It is now well known that Parkinson’s disease (PD) can help patients reduce the risk of progression and live a long and productive life with this neuro-degenerative disorder. It is the quest to detect early signs that led researchers at the Indian Institute of Technology-Bombay (IIT-B) to develop a blood-based test. And now they have achieved 95 percent accuracy in diagnosing the disease early in a small group of patients at KEM Hospital.
One of the strong causes of PD is a special type of toxic protein (amyloids) produced by alpha-synuclein, which kills neuronal cells in the brain. These alpha-synuclein proteins also cross the blood-brain barrier and enter the bloodstream in small amounts. Researchers from the IIT-B Department of Bioscience and Bioengineering, led by Prof Samir Maji, have developed a technology that includes a small molecule that is added to blood samples. This increases the amount of protein if present. As the groups grow, they can easily measure and confirm PD.
After achieving a 95 percent success rate in early detection, the department is in the process of conducting large-scale clinical trials of the approved technology.
“The deposition of plaques (aggregates) of protein in the brain is one of the causes of many neuro-degenerative diseases, including PD. Alpha-synuclein, a presynaptic protein, is thought to play an important role in vesicular trafficking and neurotransmitter release. Accumulation of this protein has been directly linked to the disease PD. For example, the non-naturally occurring protein is converted into high-density fibrillar aggregates. Lewy bodies and Lewy neurites are the deposits of these protein aggregates found in neuronal cells in certain areas of the brain, which they improve muscle tone, movement and mental function,” explains Prof Maji.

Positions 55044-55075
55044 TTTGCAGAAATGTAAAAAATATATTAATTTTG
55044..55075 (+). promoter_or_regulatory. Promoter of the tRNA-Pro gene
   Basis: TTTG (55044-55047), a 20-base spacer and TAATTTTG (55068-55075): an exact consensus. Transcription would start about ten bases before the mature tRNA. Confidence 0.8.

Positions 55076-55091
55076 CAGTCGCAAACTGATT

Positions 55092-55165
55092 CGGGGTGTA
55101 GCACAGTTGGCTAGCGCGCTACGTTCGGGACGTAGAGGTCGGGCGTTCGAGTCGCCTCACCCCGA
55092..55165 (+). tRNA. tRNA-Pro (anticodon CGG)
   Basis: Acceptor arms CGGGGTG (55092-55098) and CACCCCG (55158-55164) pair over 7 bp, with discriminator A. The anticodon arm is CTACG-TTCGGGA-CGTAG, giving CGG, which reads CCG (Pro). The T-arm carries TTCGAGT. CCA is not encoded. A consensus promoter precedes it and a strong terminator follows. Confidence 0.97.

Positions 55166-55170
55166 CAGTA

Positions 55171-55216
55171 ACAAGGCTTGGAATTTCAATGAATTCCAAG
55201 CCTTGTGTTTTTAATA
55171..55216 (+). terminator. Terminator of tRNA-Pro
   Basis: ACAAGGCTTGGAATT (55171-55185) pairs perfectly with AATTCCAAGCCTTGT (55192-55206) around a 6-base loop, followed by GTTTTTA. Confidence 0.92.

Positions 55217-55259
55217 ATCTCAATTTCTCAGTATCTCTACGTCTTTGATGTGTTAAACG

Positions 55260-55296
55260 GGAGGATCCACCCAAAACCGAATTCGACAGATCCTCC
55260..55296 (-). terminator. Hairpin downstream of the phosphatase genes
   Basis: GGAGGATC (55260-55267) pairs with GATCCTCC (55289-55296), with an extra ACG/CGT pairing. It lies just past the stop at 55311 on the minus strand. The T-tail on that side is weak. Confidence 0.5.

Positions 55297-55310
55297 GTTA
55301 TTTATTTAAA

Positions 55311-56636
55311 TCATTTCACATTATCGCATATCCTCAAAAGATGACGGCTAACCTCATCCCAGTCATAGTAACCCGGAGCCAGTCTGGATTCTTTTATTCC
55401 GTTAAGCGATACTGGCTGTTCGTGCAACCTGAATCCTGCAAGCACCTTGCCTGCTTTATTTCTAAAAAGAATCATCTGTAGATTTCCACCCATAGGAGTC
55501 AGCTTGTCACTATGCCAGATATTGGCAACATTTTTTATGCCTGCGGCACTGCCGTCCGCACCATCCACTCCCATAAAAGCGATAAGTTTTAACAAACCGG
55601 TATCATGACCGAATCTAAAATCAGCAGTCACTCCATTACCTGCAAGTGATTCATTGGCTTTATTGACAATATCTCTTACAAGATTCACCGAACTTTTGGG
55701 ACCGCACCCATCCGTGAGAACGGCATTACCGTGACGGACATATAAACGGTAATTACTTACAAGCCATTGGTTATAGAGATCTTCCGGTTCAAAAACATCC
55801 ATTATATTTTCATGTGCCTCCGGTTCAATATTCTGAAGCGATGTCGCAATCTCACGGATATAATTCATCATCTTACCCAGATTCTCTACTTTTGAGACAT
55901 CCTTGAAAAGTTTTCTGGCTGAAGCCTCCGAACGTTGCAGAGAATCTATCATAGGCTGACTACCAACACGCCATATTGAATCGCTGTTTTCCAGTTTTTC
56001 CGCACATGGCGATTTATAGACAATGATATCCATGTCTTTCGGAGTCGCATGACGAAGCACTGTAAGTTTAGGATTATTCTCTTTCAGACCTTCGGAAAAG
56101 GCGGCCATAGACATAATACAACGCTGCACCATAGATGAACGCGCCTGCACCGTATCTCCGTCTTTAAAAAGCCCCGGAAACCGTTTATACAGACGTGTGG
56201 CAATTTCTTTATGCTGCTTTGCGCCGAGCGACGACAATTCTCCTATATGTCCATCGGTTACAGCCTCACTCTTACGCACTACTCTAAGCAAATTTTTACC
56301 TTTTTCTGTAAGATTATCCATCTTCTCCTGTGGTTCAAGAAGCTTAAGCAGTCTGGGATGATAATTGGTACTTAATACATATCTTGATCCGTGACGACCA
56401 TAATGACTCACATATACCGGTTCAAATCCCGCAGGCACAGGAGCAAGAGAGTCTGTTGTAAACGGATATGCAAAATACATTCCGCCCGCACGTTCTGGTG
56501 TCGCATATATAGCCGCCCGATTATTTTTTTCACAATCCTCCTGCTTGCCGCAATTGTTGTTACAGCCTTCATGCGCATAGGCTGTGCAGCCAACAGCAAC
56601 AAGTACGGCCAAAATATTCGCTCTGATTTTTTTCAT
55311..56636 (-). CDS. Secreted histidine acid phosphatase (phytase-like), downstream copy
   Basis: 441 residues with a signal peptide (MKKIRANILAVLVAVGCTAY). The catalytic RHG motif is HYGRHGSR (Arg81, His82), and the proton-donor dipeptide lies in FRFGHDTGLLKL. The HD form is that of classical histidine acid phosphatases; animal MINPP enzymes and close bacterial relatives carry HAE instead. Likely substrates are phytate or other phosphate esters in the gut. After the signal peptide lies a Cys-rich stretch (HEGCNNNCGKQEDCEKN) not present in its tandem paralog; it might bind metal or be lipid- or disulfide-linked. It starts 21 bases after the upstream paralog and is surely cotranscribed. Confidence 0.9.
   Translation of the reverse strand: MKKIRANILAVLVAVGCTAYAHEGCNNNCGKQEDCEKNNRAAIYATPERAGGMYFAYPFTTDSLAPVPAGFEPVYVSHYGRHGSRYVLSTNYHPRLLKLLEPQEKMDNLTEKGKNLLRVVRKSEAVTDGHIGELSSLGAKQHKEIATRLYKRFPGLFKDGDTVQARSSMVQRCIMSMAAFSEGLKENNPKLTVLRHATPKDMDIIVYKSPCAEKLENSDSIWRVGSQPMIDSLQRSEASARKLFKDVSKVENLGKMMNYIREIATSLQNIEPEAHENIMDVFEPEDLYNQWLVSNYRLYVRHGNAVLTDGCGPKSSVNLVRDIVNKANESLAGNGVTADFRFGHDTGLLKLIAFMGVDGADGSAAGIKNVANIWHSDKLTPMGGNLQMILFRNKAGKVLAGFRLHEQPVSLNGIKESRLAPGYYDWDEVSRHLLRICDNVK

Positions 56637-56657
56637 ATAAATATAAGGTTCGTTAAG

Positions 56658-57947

Currently, the standard Parkinson’s disease is a disease; there is no test. Therefore making a definitive diagnosis of Parkinson’s disease is still very difficult. Professor Maji said: “Until now, the diagnosis of Parkinson’s disease is based on the symptoms of the disease (tremor, impotence, impaired movement, cognitive impairment, etc.). However, by the time the symptoms begin, 70 percent of the dopaminergic cells in the brain have already died and the level of dopamine is greatly reduced. The research that has been done so far has not been successful in developing methods to diagnose the disease at the beginning due to the absence of well-known physical signs (before the disease of neurodegeneration), special signs (representing the onset of the disease), and symptoms of development. and aging and other neurodegenerative diseases. Furthermore, the initial loss of dopaminergic neurons in the Substantia Nigra pars Compacta (SNc) region of the brain is a very small change. Conventional brain imaging techniques, such as MRI, PET scans may not be clear enough to detect small changes in the brain and distinguish them from other degenerative diseases and aging. Therefore, there is a need to identify symptoms that can detect the disease in its early stages. “
“We have developed a small scale to increase the amount of low levels of alpha-synuclein, which may be for patients with Parkinson’s disease,” he adds. A small group has validated this test but larger clinical trials are needed to determine its sensitivity and validity. “Currently, the method of increasing small groups of alpha-synuclein in the blood is very time-consuming, but in time we can find ways to solve these problems so that we can detect them in a short time in a cheap way,” says Prof Maji. .